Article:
This Greek Revival row house in Boerum Hill was previously owned by a local architect who renovated it several times, including the addition of a two-story steel and glass extension at the rear. The new owners came to us seeking to restore the house and its original formality, while adapting it to the modern needs of a family of five. The detailing of the 25 x 36 foot structure had been lost and required some sleuthing into the history of Greek Revival style in historic Brooklyn neighborhoods.
In addition to completely re-framing the interior, the house also required a new south-facing brick façade due to significant deterioration. The modern extension was replaced with a more traditionally detailed wood and copper- clad bay, still open to natural light and the garden view without sacrificing comfort. The kitchen was relocated from the first floor to the garden level with an adjacent formal dining room. Both rooms were enlarged from their previous iterations to accommodate weekly dinners with extended family. The kitchen includes a home office and breakfast nook that doubles as a homework station. The cellar level was further excavated to accommodate finished storage space and a playroom where activity can be monitored from the kitchen workspaces.
The parlor floor is now reserved for entertaining. New pocket doors can be closed to separate the formal front parlor from the more relaxed back portion, where the family plays games or watches TV together. At the end of the hall, a powder room with brass details, and a luxe bar with antique mirrored backsplash and stone tile flooring, leads to the deck and direct garden access. Because of the property width, the house is able to provide ample space for the interior program within a shorter footprint. This allows the garden to remain expansive, with a small lawn for play, an outdoor food preparation area with a cast-in-place concrete bench, and a place for entertaining towards the rear. The newly designed landscaping will continue to develop, further enhancing the yard’s feeling of escape, and filling-in the views from the kitchen and back parlor above. A less visible, but equally as conscious, addition is a rooftop PV solar array that provides nearly 100% of the daily electrical usage, with the exception of the AC system on hot summer days.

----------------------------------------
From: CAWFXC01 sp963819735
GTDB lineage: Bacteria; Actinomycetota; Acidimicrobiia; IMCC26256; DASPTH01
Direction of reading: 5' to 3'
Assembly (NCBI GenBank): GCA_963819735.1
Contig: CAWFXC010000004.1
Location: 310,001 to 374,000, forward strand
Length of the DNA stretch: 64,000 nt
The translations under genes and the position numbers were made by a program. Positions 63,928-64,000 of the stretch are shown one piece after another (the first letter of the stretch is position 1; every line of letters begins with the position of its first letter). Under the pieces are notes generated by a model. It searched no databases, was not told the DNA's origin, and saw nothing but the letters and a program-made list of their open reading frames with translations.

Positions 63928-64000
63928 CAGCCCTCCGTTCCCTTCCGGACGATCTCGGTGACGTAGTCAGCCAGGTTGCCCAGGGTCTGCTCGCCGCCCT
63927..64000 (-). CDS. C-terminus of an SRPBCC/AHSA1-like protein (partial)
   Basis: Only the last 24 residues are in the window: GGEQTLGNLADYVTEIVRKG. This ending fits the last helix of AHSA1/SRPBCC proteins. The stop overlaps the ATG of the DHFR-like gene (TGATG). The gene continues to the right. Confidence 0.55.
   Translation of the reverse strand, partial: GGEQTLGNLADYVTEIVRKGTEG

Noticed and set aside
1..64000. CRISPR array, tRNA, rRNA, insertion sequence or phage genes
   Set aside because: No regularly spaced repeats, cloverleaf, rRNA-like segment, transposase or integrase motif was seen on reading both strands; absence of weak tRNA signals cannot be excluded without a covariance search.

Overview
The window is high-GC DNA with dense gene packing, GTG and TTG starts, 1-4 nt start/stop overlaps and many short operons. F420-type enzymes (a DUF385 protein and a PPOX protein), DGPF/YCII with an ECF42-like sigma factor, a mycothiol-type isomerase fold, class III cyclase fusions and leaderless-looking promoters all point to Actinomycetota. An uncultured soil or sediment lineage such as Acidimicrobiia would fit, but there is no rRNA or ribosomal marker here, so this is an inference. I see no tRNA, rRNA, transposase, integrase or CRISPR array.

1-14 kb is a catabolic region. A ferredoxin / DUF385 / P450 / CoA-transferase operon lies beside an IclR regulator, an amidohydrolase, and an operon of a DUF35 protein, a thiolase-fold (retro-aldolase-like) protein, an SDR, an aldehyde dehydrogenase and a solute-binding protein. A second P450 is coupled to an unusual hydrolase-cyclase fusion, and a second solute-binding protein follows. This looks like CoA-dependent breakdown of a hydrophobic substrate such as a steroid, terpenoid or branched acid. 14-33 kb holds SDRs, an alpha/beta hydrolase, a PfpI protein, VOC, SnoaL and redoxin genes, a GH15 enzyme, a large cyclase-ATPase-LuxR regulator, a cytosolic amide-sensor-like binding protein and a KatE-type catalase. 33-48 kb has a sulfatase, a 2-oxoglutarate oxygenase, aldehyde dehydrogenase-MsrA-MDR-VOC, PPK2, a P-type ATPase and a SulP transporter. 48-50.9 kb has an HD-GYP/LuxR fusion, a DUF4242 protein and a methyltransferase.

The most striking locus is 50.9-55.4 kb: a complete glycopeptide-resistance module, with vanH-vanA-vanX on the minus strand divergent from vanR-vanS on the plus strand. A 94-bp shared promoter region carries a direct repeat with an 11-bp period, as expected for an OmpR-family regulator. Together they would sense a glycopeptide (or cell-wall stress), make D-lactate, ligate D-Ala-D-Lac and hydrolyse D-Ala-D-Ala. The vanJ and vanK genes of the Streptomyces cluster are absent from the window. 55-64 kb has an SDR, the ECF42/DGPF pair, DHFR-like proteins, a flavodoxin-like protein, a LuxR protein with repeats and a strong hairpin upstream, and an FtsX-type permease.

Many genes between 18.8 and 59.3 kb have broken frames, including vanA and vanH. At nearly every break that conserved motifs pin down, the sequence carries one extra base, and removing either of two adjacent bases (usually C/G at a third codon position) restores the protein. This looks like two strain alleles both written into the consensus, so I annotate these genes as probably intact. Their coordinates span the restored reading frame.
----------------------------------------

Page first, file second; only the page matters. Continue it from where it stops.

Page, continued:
The well-appointed interiors connect the traditional backdrop of the home to a youthful take on classic design and functionality. The materials are elegant without being precious, accommodating a young, growing family. Unique colors and patterns provide a feeling of luxury while inviting inhabitants and guests to relax and enjoy this classic Brooklyn brownstone.
This project won runner-up in the architecture category for the 2017 NYC&G Innovation in Design Awards and was featured in The American House: 100 Contemporary Homes.
Photography by Francis Dzikowski / OTTO